The President attempts to fire the Special Counsel in order to avoid criminal prosecution of his own conduct.
“Substantial evidence…supports the conclusion that the President…in fact directed McGahn to call Rosenstein to have the Special Counsel removed.
“Substantial evidence indicates that…the President knew his conduct was under investigation by a federal prosecutor who could present any evidence of federal crimes to a grand jury.
“Substantial evidence indicates that the President’s attempts to remove the Special Counsel were linked to the Special Counsel’s oversight of investigations that involved the President’s conduct.”
The President is aware that attempting to fire the Special Counsel is an improper use of official powers.
“The evidence…indicates that news that an obstruction investigation had been opened is what led the President to call McGahn to have the Special Counsel terminated.
“There is also evidence that the President knew that he should not have made those calls to McGahn. McGahn had specifically told the president that [he himself] could not be involved in pressing conflicts claims. …Instead of relying on his personal counsel to submit the conflicts claims, the President sought to use his official powers to remove the Special Counsel.
“[The President’s subsequent] denials are contrary to the evidence and suggest the President’s awareness that the direction to McGahn could be seen as improper.”
The President attempts to use his official powers to improperly curtail the investigation and prevent scrutiny of his own conduct.
“Substantial evidence indicates that the President’s effort to have Sessions limit the scope of the Special Counsel’s investigation to future election interference was intended to prevent further investigative scrutiny of the President’s and his campaign’s conduct.”
The President orders his subordinate to lie about his attempts to obstruct.
“Substantial evidence indicates that in repeatedly urging McGahn to dispute that he was ordered to have the Special Counsel terminated, the President acted for the purpose of influencing McGahn’s account in order to deflect or prevent further scrutiny of the President’s conduct toward the investigation.”
The President takes actions calculated to discourage a witness against him from cooperating.
“There is evidence that the President’s actions had the potential to influence Manafort’s decision whether to cooperate with the government. …Those statements…suggested that a pardon was more likely possibility if Manafort continued not to cooperate with the government. …The President’s public statements during the Manafort trial…also had the potential to influence the trial jury. The President’s actions towards Flynn [and] Manafort…appear to have been connected to pending or anticipated official proceedings involving each individual. …Evidence concerning the President’s conduct toward Manafort indicates that the President intended to encourage Manafort not to cooperate with the government.”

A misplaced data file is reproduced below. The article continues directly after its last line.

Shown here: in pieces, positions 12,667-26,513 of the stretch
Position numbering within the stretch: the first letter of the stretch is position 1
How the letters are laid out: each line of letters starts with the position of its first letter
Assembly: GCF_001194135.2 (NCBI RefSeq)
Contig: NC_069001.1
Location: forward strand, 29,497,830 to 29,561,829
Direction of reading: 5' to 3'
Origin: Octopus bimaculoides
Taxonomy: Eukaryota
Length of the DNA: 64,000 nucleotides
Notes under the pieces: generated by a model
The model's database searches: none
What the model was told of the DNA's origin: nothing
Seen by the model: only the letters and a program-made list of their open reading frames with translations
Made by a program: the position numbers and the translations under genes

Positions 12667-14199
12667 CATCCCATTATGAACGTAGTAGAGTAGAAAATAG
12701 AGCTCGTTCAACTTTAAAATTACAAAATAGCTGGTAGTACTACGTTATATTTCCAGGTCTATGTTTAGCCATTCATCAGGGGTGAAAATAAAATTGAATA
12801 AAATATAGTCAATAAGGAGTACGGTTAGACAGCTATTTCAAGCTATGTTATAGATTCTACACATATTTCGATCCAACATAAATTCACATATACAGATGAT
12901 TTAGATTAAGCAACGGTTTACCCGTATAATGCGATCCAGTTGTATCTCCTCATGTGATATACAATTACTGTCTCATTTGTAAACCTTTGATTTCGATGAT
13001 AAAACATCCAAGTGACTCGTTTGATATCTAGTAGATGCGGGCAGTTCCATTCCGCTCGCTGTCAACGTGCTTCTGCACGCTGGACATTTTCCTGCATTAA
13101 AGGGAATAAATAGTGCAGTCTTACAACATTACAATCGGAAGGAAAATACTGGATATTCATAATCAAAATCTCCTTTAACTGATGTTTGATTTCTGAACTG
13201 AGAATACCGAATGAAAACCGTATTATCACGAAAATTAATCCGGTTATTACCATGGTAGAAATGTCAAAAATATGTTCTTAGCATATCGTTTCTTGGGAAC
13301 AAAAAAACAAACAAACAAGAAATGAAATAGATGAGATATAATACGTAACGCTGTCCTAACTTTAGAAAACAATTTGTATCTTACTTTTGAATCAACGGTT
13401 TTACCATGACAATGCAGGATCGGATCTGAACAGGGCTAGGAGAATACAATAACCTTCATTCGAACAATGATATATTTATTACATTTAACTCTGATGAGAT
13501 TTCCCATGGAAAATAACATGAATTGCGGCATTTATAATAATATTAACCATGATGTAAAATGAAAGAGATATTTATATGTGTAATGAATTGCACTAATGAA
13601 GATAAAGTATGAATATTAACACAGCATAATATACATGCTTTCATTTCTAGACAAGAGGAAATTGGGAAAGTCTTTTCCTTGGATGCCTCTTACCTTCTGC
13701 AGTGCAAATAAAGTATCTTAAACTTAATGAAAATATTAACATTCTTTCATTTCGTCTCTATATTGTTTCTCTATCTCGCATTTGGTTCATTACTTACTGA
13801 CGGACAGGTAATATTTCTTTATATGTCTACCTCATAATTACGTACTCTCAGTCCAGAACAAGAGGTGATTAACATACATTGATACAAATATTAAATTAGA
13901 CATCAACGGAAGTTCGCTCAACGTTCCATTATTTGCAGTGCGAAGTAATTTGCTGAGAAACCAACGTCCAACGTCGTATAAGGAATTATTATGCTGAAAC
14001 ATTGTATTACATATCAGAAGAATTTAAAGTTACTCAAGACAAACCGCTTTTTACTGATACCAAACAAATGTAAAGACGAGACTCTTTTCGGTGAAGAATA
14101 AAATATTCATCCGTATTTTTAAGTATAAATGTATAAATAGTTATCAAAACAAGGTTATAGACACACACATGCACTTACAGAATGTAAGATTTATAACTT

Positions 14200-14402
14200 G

At no point in the special counsel’s report did Mueller ever evince a design or intent to refer the question of obstruction to the Attorney General. Rather, Mueller explicitly and definitively argued that the Department of Justice — including the office of the Attorney General — could not legitimately come to a prosecutorial decision on the question of whether the President committed obstruction. Mueller identified Congress, not the DOJ, as the entity responsible for curtailing the executive abuses of power described in his report. While Mueller either referred or transferred numerous criminal and counterintelligence investigations to other branches of law enforcement, he explicitly did not refer the question of obstruction to the attorney general.
“We concluded that Congress has the authority to prohibit a President’s corrupt use of his authority in order to protect the integrity of the administration of justice.”
Thus, William Barr’s claim that he made no finding of obstruction is merely an opinion. It holds no more weight than his comments disparaging the investigation long before he was appointed. While his efforts to downplay the severity of the findings in the report are troubling, they need not impact the results of the Special Counsel’s investigation. The next step is clear.
David MacMillan is a freelance writer, paralegal, and law student in Washington, DC.